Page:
Corrected entry: When Lucius crosses into Covington woods and he stops to look at the red berries, he hears a noise and turns to his right to see what we're led to believe is "those we don't speak of". As the camera pans to the left, look closely at the bottom left of the screen, and you will see that the being that snapped the twig and ran away was wearing brown garments. It couldn't have been "Those we don't speak of" because they wear only red garments.
Corrected entry: When the Elders were in the "sick house" just before Ivy returned, the villagers start streaming from right to left to meet her. The young man who told the Elders what had happened to Ivy was also going from right to left. Ivy came to the building from the left. How did the young man know so much about what Ivy had done? He would not have had an opportunity to ask Ivy what happened.
Corrected entry: When Ivy and Lucius are talking in front of the house, Ivy is telling Lucius she doesn't think it's wise for him to go to the towns. Look at the house on the left bottom corner, the shadow of a crew member who is sitting down is visible, and you can see him lean forward at one point during the end of the scene.
Corrected entry: When Ivy starts climbing the ivy near the end of the movie, what later proves to be a rather substantial and solid fence wobbles noticeably for some time.
Corrected entry: No village of the actual 1890s was as self-sufficient as the one portrayed in the movie. Sure, the villagers in the movie produced a lot of things themselves, and surely brought a great deal of supplies and machinery, etc, with them, but it simply isn't possible to go as long as they did and never need anything whatsoever from the outside world (more manufactured things like nails, hammers, tools, etc; salt, which they had no way of making; iron for horseshoes and wagons and plows; etc.) It would be one thing if they had chosen to live like the Native Americans, who did live much more autonomously (though even they traded), but they use things that they neither could have made themselves nor that would have lasted them the whole time they live in the village without needing repair or replacement.
Corrected entry: In the scene where the village people are eating together for the second time, if you look at the far table there is a boy on the left end wearing a red sweater. If red is the "bad color" and they have to bury anything red, why is the boy wearing red?
Corrected entry: While Ivy's father is leading her to "the old shed which we must never use", he tells her a story about his father who, he says, was "shot in the head by a business partner". As there appear to be no guns anywhere in the village, how would she know what he meant? Similarly, when she is shown the "creature" costumes in the shed, she recognizes one as "those we don't speak of" as soon as she touches it. How could she, when she has never touched and certainly never seen one before?
Corrected entry: When Ivy is climbing out of the pit, she puts her cane on the very edge so that the handle overhangs a little. When she finally gets out, her cane is much further away, next to her white sack (previously thrown out of the pit). (01:19:30 - 01:20:15)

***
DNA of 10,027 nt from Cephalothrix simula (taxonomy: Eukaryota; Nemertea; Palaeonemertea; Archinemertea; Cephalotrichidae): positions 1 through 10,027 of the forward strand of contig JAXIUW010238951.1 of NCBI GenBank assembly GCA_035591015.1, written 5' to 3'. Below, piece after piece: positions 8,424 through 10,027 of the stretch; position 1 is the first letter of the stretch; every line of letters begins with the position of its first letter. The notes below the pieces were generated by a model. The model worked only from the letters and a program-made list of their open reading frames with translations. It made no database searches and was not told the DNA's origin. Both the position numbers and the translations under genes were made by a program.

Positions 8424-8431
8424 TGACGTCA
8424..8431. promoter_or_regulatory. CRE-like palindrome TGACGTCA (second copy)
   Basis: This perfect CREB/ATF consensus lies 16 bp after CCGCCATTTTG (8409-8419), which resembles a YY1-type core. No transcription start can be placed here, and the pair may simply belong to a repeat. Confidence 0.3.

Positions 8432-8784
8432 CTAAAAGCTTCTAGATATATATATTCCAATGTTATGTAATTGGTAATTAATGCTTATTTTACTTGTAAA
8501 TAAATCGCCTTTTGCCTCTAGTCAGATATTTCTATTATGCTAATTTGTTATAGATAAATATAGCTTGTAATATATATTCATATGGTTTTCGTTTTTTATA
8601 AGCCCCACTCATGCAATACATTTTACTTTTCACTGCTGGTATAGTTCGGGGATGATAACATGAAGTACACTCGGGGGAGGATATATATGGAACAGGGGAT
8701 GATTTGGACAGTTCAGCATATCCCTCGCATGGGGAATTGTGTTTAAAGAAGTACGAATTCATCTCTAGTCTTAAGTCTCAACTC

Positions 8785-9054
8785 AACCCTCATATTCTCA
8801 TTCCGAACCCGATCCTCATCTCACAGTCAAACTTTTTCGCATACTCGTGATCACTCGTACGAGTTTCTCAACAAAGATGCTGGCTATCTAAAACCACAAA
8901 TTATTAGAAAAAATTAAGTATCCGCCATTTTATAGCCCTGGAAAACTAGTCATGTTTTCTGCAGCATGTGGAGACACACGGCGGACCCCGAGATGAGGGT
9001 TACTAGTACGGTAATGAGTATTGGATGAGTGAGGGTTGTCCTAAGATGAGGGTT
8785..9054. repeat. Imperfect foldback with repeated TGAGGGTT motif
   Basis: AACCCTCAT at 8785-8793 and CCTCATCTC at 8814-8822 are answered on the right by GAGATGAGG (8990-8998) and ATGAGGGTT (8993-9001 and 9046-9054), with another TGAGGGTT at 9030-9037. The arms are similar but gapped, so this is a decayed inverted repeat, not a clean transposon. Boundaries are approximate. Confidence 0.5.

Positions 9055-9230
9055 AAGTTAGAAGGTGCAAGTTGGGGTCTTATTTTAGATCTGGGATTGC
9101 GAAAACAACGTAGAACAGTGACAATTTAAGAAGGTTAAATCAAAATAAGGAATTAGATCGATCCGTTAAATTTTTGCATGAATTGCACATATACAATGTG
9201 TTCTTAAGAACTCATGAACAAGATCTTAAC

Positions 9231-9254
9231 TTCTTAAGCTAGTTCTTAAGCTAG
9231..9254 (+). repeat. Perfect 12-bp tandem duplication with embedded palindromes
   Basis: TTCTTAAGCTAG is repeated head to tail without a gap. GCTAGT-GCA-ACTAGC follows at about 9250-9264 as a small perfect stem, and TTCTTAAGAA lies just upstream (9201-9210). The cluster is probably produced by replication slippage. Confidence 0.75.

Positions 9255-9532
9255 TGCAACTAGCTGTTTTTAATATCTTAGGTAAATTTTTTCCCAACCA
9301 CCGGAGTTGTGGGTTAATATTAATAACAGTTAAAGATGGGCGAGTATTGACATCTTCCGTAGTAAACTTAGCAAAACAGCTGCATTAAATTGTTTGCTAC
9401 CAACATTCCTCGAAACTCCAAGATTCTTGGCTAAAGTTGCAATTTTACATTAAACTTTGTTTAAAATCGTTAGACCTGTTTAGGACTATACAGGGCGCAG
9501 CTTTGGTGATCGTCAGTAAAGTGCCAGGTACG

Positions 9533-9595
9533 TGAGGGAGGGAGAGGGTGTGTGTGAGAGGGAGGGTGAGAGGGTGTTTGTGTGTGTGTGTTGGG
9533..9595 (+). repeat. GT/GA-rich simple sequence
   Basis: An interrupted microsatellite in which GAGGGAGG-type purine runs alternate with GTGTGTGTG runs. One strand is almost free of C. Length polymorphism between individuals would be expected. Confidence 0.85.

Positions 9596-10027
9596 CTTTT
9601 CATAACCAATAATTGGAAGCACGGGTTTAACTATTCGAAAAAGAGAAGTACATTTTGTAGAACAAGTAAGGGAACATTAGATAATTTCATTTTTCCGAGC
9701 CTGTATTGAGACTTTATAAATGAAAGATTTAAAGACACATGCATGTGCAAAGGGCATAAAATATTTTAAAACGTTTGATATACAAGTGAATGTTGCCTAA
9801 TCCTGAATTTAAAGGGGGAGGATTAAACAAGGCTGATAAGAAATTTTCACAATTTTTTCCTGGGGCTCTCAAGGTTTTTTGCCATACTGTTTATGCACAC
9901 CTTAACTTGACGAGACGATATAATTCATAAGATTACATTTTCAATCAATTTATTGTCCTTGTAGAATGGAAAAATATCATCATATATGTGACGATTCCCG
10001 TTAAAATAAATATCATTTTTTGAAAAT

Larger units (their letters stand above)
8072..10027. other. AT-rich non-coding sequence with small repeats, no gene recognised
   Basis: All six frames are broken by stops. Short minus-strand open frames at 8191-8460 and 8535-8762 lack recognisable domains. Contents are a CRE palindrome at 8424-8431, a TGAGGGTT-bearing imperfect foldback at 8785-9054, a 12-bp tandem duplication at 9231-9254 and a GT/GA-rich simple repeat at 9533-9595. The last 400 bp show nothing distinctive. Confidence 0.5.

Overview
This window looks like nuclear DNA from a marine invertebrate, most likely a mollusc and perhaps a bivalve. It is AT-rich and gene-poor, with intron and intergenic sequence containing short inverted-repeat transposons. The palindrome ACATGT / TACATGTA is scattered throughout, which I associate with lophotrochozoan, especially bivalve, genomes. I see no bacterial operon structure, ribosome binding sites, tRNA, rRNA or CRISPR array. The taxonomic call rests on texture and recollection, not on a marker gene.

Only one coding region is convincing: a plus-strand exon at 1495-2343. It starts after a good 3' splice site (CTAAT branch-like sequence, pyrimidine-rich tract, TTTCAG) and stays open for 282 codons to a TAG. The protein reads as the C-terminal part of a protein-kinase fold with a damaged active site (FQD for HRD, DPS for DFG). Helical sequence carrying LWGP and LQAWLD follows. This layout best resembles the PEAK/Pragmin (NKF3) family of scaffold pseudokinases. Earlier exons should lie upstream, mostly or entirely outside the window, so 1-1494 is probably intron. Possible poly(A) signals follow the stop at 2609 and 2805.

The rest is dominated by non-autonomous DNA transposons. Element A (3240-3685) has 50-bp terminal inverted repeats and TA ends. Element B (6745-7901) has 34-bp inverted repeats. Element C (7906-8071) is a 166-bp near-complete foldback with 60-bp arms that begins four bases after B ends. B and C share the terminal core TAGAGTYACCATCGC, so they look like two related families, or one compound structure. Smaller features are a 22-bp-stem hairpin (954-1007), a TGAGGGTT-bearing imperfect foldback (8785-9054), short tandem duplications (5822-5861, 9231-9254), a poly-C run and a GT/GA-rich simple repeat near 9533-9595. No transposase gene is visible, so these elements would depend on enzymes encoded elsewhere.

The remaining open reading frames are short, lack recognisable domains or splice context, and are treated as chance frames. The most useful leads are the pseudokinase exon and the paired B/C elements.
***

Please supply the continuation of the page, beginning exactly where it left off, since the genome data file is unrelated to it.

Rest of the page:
Corrected entry: After Noah stabs Lucius, he is locked in a small building. Ivy is led to that building, and the gentleman escorting her has to remove the padlock for her to enter the room. He puts the padlock back on the latch (unlocked), and you can see it hanging while Ivy goes to slap Noah. However, when Ivy and the man go to leave, he kneels down to pick up the lock. It should have been where he left it, on the latch. (00:57:35)
Corrected entry: How is it that Noah, who is obviously mentally handicapped, could break apart the wood flooring to find the costume, break the window to escape the room, and no one in the town heard him or saw him leaving?
Corrected entry: At the first meeting of the village "elders," we see that some of those "elders" were women. Of course, that would never have been allowed in the 19th century or in colonial times. That was the first clue I had that something about the "village" was not what it appeared to be.
Corrected entry: In the scene where Ivy is about to enter the woods, there is the sound of roaring wind playing, and the camera keeps switching to a shot of a flag billowing in the strong wind, but if you look at Ivy and behind her, you'll notice that her hair isn't moving at all and the dead leaves on the trees are only moving very slightly. (01:06:10)
Corrected entry: In the scene where Kitty is getting married, August Nicholson is doing the ceremony and he stands to the left of them. The camera then shows Ivy talking to an elder. When the camera goes back to Kitty and her new husband, August Nicholson is on the right side of them.
Corrected entry: The "ranger cabin" at the end is said to have "some medical supplies for animal bites" but proves to have a rather well-stocked pharmacy, including a refrigerator full of perishable drugs. Seems a bit excessive - the supplies can't possibly be for the villagers, since it is repeatedly stated that no one has left the village before.
Corrected entry: The main premise is (MAJOR SPOILER) **that the Elders founded the village, and propagate the ruse of the creatures in the woods to keep the other villagers from venturing into the outside world. However, there are many non-elders in the village who are old enough to have lived in the outside world long before the village was founded (circa 70's, based on the Counseling Center photo). These people would remember the world before the village, so the ruse would not work on them. Even if we are to accept that only the half dozen-or-so Elders remember the outside world, they could not have possibly procreated the entire village, which seemingly has a population of over a hundred people.